Ratings Key



★★★★
= Excellent. The best the genre has to offer.
★★★
1/2 = Very Good. Perhaps not "perfect," but undoubtedly a must-see.
★★★ = Good. Accomplishes what it sets out to do and does it well.
★★1/2 = Fair. Clearly flawed and nothing spectacular, but competently made. OK entertainment.
★★ = Mediocre. Either highly uneven or by-the-numbers and uninspired.
1/2 = Bad. Very little to recommend.
= Very Bad. An absolute chore to sit through.
NO STARS! = Abysmal. Unwatchable dreck that isn't even bad-movie amusing.
SBIG = So Bad It's Good. Technically awful movies with massive entertainment value.

Monday, November 17, 2008

Track of the Vampire (1966)

...aka: Blood Bath

Directed by:
Jack Hill
Stephanie Rothman

Against almost inconceivable odds, this mishmash of scenes from three different directors, filmed between 1962 and 1966, actually manages to take on some kind of surreal, alternative beauty at times. The two versions that were released are BLOOD BATH (which runs just 69 minutes and doesn't have any of the vampire scenes) and TRACK (which includes all of the footage added for TV showings and pushes the running time up to 80 minutes). Not everyone's going to want to watch it, but it's pretty fascinating and will be of particular interest to film buffs for its unusual production history. To make a long story short, (uncredited) executive producer Roger Corman had a scuffle with original director Jack Hill and fired him, then hired Stephanie Rothman to shoot some new footage to combine with Hill's effort and scenes from the shot-in-Yugoslavia Corman production PORTRAIT IN TERROR (which was originally called OPERATION TITIAN and starred Patrick Magee). William Campbell happened to be in both PORTRAIT and Hill's footage, so his presence is the common link that holds everything together. Well, sort of. It gets pretty confusing at times.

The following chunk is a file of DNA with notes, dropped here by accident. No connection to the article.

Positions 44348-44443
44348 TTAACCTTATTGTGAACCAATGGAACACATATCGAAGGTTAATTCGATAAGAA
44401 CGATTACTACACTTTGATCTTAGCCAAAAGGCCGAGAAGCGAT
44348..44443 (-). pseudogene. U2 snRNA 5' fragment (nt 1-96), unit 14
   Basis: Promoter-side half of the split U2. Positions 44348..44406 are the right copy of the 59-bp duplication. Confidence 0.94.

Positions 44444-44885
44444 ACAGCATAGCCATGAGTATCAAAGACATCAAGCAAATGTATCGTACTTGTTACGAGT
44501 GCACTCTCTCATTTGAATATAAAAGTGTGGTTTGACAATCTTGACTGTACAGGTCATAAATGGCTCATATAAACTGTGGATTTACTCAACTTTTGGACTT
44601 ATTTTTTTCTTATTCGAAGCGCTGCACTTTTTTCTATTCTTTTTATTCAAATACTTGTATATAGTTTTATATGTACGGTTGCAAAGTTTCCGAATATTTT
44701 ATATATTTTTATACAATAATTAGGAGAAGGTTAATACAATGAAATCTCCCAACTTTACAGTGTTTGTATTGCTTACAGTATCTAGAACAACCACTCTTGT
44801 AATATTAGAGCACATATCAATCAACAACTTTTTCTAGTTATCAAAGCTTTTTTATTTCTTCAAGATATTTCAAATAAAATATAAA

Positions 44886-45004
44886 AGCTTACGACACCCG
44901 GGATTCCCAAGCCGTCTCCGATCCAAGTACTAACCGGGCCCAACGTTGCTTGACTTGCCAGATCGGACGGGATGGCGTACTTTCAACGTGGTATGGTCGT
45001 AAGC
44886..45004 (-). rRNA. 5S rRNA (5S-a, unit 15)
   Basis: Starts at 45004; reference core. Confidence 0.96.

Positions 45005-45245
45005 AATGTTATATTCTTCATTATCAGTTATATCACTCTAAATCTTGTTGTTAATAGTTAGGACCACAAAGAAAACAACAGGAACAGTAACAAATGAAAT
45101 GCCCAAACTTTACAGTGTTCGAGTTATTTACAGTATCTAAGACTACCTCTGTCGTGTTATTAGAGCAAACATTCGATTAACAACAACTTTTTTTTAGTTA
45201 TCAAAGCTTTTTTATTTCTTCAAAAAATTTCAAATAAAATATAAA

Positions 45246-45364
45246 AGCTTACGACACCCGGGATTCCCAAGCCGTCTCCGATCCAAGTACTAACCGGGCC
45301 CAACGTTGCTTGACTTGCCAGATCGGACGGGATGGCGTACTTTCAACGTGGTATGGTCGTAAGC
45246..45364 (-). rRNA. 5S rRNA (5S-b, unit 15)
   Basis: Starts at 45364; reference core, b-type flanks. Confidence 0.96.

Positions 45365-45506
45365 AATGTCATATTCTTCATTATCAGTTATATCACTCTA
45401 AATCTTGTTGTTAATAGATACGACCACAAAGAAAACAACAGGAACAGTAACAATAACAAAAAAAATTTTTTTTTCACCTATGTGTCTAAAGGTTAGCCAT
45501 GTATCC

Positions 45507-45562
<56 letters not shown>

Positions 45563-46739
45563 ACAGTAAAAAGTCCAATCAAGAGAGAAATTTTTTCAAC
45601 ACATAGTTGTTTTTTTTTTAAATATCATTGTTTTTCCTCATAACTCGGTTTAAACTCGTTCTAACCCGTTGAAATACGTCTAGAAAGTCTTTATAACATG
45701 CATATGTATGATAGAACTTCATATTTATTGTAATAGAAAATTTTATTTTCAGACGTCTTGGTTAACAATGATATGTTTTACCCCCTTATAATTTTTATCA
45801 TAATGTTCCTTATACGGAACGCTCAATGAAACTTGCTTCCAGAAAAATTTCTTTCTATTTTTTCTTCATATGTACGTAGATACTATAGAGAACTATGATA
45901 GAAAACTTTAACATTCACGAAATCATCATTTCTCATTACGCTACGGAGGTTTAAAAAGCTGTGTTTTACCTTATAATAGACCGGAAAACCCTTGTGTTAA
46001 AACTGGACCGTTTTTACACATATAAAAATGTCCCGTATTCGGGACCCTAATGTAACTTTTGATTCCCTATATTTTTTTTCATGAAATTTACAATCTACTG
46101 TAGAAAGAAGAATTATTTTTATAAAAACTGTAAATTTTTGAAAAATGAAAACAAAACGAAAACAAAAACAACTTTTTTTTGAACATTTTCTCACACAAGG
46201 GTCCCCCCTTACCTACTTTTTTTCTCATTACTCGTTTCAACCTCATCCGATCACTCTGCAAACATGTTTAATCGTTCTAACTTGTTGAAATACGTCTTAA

TRACK opens with an atmospheric sequence of huge shadows moving against buildings as a vampire stalks his prey. Shades of BUCKET OF BLOOD soon follow as the hilariously pretentious Max (Karl Schanzer) showcases his "quantum" paint gun artwork in a beatnik café. Max is jealous because he's being outsold on the local scene by Antonio Sordi's series of "Dead Red Nudes;" morbid paintings of nude women being murdered. Max and his girl Daisy (Marissa Mathes) end up getting into it when she pesters him to paint her and he agrees ("I shall entitle it... Portrait of an Idiot!") Daisy storms off, visits her blonde ballerina friend Dorian ("Linda"/Lori Saunders) and then ends up running across mysterious artist Sordi (Campbell). The two get to talking, she decides he's not so bad and ends up going back to his home to model for him. He paints her, kills her (with a meat cleaver) and then dips her body in molten wax. Dorian and Max, along with a few of Max's artist pals (Sid Haig and Jonathan Haze) and Daisy's sister Donna (Sandra Knight) search for her.

In the meantime, there's all kinds of crazy, enjoyable stuff going on. There's a very long sequence of a woman being chased around by a top hat/trench coat wearing Sordi (in this attire probably to show that it's not Campbell doing these scenes). It goes around a building, down a staircase, down a hill, through some woods, to the beach and finally ends up in the ocean! Sordi's multiple flashbacks/delusions involve a cursed ancestor and reuse some of the scenic footage from Portrait. It seems to be dubbed over and Patrick Magee is included as a jilted husband who's killed by (you guessed it!) hot wax. There's also mention of that ancestor being burned alive at the stake for his crimes. Sordi is visited by the ghost of Melizza, a former flame who shows up cackling in a haunted painting! She's also played by Lori Saunders (in a black wig). Speaking of Saunders, much time is spent with her frolicking on the beach in a bikini and there's a totally weird dance sequence set to classical music that goes on for several minutes, is shot from different angles, distances and through diamond and square panels to give us five similar images. There's also a memorable sequence on a carousel and much more.

★★1/2

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